Gorwell acted properly, police trainer tells jury BALTIMORE CITY

August 03, 1993|By Jay Apperson | Jay Apperson,Staff Writer

A state police training officer testified yesterday that Baltimore Police Officer Edward T. Gorwell II acted appropriately when he fatally shot a 14-year-old suspected car thief in the back.

"What Officer Gorwell did that evening was outstanding," said Sgt. Timothy P. Vittetoe, testifying in Officer Gorwell's manslaughter trial in Baltimore Circuit Court. "He did the only two reasonable things he could have done. He returned fire . . . and he ran to an area of cover and concealment."

Sergeant Vittetoe said the Police Department had trained Officer Gorwell well. "Hats off to the Baltimore City police," he said.

Officer Gorwell, 24, faces a maximum sentence of 10 years in prison if convicted of manslaughter in the April 17 death of Simmont "Sam" Thomas, who was shot once after he and four other teen-agers bailed out of a stolen car near a densely wooded area at the edge of Gwynns Falls Park in West Baltimore.

During yesterday's testimony the focus remained, as it has throughout the weeklong trial, on Officer Gorwell's contention that he believed he was returning fire when he shot and killed the Thomas youth. Prosecution witnesses, including the four other teen-agers and three area residents who at the time of the chase were in their houses watching television, said they heard only one shot.

No weapon was found on the slain youth.

Earlier, jurors had been told the officer may have been reacting to the sound of a loose manhole cover on a nearby bridge or gunfire from an unrelated shooting nearby. Also, defense lawyer Henry L. Belsky has suggested that police should have conducted tests to see if any of the other four suspects had fired a gun.

Yesterday, the defense suggested the sound may have been a car backfiring or a tree branch snapping; or the sound made by the metal slide of a "dent puller," a tool some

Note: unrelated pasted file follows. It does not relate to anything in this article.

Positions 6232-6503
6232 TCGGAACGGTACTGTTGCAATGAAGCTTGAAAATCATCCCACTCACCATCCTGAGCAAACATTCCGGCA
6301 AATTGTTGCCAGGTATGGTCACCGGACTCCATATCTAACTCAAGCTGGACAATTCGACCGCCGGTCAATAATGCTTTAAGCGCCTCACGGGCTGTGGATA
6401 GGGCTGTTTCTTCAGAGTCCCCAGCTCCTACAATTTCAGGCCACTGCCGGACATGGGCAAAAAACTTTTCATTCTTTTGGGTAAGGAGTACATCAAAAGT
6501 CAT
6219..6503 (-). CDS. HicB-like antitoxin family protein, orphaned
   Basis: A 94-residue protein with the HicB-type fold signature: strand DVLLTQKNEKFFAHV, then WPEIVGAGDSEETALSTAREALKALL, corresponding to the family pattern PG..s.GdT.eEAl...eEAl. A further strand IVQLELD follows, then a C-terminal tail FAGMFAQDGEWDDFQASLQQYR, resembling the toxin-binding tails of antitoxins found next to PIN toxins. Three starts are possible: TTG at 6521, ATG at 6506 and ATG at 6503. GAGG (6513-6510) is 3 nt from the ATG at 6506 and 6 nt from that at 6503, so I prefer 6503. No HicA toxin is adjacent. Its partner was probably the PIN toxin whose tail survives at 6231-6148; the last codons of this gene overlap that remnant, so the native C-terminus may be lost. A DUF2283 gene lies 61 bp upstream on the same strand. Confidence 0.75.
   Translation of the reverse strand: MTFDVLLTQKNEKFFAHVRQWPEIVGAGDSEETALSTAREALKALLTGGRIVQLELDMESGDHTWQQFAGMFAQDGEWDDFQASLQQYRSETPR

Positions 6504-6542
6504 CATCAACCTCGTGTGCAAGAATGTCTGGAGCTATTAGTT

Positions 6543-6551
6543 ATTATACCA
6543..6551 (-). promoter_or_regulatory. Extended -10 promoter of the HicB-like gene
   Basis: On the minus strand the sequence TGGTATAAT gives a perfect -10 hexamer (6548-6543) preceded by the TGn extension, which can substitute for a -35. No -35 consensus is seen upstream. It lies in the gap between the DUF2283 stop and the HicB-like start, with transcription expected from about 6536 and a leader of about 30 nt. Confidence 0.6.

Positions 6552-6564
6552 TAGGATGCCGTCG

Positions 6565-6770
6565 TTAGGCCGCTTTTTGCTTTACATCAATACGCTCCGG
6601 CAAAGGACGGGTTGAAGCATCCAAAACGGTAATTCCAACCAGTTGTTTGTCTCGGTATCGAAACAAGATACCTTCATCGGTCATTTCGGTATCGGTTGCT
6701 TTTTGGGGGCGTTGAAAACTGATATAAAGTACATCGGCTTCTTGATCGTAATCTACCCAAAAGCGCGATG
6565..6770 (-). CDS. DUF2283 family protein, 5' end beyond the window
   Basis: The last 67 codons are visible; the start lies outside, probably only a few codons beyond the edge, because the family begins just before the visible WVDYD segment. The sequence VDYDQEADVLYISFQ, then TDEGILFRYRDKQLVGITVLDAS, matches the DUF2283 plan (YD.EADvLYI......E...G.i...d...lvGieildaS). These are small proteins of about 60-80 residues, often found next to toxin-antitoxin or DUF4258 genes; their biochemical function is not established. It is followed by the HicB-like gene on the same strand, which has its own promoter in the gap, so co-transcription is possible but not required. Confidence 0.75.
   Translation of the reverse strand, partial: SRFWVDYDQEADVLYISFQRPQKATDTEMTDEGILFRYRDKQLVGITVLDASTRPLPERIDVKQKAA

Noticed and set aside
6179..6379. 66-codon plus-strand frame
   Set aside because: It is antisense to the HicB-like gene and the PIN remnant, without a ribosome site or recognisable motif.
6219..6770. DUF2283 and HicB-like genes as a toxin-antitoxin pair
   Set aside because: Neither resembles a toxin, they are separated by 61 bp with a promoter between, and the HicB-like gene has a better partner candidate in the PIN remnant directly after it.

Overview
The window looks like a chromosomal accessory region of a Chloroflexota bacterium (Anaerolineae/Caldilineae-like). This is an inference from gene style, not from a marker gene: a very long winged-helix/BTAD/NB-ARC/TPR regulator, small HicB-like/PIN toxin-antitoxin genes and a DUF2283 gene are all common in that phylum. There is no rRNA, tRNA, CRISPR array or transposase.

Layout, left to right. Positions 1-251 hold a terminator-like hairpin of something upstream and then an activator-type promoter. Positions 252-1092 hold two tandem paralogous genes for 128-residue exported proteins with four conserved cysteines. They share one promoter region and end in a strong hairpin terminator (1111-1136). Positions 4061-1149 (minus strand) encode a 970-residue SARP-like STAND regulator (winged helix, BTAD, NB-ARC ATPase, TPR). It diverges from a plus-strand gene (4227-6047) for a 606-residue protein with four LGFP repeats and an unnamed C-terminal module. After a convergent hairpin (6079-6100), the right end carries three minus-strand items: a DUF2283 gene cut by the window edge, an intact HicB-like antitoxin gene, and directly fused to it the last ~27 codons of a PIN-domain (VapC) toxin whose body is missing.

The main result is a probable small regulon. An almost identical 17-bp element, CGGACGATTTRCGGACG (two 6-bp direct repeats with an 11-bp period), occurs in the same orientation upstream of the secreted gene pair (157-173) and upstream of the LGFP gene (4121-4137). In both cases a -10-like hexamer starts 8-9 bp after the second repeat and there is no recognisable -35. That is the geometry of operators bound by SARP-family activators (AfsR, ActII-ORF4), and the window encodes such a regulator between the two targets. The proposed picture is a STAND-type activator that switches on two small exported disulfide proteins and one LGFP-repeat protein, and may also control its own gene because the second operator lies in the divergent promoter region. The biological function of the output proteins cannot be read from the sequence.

times used to steal cars.

Jurors watched a videotape of lawyers questioning a witness identified as Jeffrey Walker, who said he was driving on a road near the park around the time of the shooting when he heard two sounds that were "like a car backfiring."

James Ozazewski, a former city homicide detective now working as a private investigator, then told the jury that he traced the path the fleeing teen-agers followed through the woods and discovered that the crack of branches "sounded like it could be a gunshot."

That statement drew groans from the Thomas youth's friends and relatives watching the trial.

Sergeant Vittetoe then took the stand to say that Officer Gorwell was justified in meeting a threat to his life with deadly force.

"He didn't hear a door or a garbage can. He heard a gunshot," Sergeant Vittetoe said. "To him that is reality. . . . He doesn't have time to stand and evaluate it because the next noise could be his life."

When cross-examining Sergeant Vittetoe, prosecutor Timothy J. Doory asked, "Is it fair to say that every police officer in the state is taught before he is allowed out on the street that you can't shoot down a suspected car thief for no other reason than they are fleeing?"

"If that's the only thing they had done, it would be unreasonable to shoot them," Sergeant Vittetoe answered.

Emmanuel Kapelsohn, a police training consultant and firearms expert, testified that he conducted tests at his rural Pennsylvania home that showed a 9 mm handgun -- the type fired by Officer Gorwell -- could be heard over the sound of a television when fired outside but that smaller caliber weapons could not.

Also, apparently attempting to counter the testimony of five city police officers who said Officer Gorwell never mentioned that he had been fired on when they arrived as back-ups, Mr. Kapelsohn said the stress of being shot at can leave an officer "almost comatose."

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